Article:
3. Adding substrate (CaCO3 source) --> lower pH allows CaCO3 substrate to contribute Alk/Ca
4. Bacteria + Ammonia --> ammonia to NO3 consumes a small amount of Alk
5. Adding fish and food --> will produce NO3 and PO4
6. Lighting and algae growing -> NO3 and PO4 w/ light produces algae along with other organisms lead to day/night pH swings --> pH swings contribute to Alk consumption swings
7. Coraline algae and coral --> Increased demand for Alk/Ca/NO3/PO4/Bacteria
8. Eventual CaCO3 surface poisoning from PO4 and Magnesium --> reduced abiotic precipitation and/or disassociation
9. Seasoned Tank
 

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The question I am now asking is if this is even beneficial and how locking in pH effects other parameters.

I agree it is an unanswered question, partly because it is harder to control than alk or calcium.

It is the basis for this recent thread of mine:

 
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I agree it is an unanswered question, partly because it is harder to control than alk or calcium.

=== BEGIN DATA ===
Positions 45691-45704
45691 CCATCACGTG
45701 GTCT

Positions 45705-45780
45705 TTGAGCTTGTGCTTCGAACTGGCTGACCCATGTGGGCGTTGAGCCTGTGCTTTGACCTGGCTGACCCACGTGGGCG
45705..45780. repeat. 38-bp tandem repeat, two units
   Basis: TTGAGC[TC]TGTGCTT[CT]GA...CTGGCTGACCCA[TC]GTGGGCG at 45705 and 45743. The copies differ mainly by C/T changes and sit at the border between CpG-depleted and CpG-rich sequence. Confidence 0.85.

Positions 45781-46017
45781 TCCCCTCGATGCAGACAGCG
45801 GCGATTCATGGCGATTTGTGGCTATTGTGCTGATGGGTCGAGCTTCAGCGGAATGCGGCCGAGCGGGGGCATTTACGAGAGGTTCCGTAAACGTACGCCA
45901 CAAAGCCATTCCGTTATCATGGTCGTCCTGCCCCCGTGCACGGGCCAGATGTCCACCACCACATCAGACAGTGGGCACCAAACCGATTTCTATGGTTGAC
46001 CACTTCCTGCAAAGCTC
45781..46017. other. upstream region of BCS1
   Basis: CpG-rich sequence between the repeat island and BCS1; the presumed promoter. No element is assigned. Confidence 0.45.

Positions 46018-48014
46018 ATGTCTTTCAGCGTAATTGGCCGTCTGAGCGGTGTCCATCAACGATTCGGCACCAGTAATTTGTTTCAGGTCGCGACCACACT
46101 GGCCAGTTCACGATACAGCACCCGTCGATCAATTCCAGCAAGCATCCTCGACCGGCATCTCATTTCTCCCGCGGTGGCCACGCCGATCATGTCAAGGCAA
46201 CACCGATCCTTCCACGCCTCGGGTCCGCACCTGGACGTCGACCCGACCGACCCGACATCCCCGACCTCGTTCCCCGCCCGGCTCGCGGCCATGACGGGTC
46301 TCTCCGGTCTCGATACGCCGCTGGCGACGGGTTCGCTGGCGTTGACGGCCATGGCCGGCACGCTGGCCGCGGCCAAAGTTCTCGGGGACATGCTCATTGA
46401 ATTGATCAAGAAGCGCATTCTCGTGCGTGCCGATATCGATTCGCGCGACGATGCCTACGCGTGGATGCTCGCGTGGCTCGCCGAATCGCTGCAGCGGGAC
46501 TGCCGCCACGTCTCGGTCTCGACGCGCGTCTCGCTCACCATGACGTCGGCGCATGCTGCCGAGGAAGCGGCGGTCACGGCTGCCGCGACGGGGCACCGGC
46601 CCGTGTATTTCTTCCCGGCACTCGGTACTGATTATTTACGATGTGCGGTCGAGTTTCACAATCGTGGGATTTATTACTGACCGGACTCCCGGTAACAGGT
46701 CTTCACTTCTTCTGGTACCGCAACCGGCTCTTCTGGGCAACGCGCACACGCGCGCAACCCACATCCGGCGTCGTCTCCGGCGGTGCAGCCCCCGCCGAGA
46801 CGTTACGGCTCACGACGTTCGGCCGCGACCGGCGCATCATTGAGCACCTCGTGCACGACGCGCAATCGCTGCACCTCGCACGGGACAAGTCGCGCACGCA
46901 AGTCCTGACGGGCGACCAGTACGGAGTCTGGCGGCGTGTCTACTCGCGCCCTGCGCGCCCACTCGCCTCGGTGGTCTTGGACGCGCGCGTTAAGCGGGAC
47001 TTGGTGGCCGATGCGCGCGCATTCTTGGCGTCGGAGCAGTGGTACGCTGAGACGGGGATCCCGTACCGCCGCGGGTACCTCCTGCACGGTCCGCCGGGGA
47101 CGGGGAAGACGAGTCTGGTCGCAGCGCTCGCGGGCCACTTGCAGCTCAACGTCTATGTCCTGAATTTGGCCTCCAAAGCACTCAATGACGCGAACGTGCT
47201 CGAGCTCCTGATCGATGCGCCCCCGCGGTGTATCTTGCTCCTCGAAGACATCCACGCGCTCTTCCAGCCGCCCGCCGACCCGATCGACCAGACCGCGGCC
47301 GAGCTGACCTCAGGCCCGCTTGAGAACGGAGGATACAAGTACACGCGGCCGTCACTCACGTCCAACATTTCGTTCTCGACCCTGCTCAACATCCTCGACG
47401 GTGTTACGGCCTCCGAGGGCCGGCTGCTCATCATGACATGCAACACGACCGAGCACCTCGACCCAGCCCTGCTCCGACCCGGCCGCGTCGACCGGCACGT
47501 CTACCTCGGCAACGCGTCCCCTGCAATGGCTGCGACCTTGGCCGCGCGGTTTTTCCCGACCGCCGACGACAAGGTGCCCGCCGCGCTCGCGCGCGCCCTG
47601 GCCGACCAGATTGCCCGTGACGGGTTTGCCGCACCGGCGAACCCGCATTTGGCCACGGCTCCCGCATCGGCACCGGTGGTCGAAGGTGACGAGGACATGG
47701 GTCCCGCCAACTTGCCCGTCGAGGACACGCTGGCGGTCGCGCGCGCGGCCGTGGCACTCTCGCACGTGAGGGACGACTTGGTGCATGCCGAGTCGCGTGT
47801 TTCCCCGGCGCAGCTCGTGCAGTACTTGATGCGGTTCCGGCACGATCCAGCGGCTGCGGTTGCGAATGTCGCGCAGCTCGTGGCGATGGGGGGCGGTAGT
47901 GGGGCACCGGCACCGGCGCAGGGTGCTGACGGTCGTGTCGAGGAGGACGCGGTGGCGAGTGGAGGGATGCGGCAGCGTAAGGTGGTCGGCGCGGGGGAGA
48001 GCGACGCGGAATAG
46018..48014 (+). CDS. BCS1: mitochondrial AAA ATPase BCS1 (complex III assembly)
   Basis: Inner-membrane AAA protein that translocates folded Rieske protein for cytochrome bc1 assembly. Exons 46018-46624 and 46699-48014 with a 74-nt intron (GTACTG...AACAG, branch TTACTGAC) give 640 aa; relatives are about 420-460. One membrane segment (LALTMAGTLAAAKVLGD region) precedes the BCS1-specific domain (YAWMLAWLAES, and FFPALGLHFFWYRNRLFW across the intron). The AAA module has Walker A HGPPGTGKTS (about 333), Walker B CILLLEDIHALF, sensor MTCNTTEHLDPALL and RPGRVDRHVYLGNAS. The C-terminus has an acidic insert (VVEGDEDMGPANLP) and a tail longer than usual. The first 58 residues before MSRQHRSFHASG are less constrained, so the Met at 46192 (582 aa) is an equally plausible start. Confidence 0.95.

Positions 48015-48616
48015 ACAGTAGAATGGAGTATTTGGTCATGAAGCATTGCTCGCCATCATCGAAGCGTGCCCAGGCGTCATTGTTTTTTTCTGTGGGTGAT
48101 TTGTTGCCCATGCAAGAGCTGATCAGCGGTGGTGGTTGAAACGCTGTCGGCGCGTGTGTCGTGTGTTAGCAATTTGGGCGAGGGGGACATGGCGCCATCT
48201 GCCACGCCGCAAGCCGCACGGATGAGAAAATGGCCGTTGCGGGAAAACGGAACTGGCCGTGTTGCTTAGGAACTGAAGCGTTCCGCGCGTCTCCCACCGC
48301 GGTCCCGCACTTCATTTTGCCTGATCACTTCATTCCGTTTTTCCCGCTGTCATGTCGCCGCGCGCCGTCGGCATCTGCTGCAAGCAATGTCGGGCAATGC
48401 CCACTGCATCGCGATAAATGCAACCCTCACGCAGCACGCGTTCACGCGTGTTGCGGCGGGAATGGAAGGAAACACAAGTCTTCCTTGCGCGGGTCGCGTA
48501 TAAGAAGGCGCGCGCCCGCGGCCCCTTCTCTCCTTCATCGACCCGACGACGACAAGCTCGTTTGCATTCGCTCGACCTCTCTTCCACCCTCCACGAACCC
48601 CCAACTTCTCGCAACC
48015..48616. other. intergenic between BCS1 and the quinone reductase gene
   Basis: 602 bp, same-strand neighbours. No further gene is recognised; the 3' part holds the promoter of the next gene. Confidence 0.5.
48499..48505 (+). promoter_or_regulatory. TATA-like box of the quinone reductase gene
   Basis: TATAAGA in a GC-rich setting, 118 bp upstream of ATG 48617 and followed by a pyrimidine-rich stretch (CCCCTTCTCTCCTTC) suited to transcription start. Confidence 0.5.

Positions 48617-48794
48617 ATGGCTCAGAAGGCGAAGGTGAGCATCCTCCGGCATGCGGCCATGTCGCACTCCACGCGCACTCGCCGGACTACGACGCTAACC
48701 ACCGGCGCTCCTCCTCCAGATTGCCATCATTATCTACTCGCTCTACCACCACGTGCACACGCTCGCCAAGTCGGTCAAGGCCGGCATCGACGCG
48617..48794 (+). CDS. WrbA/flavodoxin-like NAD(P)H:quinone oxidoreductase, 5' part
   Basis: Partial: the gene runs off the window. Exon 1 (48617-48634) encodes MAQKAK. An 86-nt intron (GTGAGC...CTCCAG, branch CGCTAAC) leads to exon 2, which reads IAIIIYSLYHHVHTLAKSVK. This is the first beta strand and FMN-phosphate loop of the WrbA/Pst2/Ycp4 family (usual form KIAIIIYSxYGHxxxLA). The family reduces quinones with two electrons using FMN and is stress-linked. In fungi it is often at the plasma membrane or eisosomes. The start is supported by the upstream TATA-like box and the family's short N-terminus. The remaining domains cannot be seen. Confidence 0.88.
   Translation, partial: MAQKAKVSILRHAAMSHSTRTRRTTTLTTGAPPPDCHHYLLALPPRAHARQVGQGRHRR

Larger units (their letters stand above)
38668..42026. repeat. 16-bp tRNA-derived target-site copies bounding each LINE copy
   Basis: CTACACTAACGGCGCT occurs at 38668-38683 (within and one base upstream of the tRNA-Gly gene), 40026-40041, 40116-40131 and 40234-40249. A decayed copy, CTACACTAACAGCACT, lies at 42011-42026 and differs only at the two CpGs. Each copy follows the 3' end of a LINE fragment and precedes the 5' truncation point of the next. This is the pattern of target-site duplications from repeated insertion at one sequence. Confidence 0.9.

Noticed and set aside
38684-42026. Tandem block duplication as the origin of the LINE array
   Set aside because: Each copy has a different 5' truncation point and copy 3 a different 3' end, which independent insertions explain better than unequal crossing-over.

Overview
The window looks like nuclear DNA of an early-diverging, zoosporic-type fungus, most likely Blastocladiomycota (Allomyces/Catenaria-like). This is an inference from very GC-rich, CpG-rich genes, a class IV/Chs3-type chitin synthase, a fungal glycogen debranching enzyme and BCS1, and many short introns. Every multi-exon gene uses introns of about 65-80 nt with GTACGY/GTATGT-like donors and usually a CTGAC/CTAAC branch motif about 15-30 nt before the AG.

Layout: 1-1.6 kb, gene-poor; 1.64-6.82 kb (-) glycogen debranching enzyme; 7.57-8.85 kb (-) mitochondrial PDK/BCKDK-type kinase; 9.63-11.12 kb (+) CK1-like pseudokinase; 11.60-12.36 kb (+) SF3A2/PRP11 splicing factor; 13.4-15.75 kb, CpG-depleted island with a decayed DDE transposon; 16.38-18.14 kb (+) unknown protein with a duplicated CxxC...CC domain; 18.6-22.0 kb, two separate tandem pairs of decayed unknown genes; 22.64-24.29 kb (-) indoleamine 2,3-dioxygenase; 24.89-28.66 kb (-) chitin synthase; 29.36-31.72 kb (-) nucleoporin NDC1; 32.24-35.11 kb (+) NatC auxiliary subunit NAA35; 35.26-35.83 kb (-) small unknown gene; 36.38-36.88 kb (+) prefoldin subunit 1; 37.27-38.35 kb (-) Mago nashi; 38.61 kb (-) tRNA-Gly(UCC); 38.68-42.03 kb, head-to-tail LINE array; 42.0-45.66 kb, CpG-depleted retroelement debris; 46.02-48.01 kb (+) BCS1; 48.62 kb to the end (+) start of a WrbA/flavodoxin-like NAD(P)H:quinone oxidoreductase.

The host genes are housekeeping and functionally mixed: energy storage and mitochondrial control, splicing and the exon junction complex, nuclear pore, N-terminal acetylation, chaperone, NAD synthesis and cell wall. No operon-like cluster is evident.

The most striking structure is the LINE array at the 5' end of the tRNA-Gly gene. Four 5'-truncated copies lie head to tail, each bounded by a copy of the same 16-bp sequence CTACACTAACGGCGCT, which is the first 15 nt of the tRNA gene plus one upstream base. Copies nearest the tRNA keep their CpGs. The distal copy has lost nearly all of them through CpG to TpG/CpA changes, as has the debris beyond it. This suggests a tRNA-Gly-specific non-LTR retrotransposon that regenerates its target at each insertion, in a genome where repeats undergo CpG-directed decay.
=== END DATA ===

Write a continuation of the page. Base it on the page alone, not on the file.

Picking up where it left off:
It is the basis for this recent thread of mine:


@Randy Holmes-Farley I'll read through the thread. As I've chased pH and achieved stability, I'm focused on Alk stability next. I'm targeting 7.6ish. If I switch away from AFR to two-part, I can use my GHL to more easily lock in Alk. I did this when I was doing the Triton method.

Would there be some valuable data I could contribute?
 

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@Randy Holmes-Farley I'll read through the thread. As I've chased pH and achieved stability, I'm focused on Alk stability next. I'm targeting 7.6ish. If I switch away from AFR to two-part, I can use my GHL to more easily lock in Alk. I did this when I was doing the Triton method.

Would there be some valuable data I could contribute?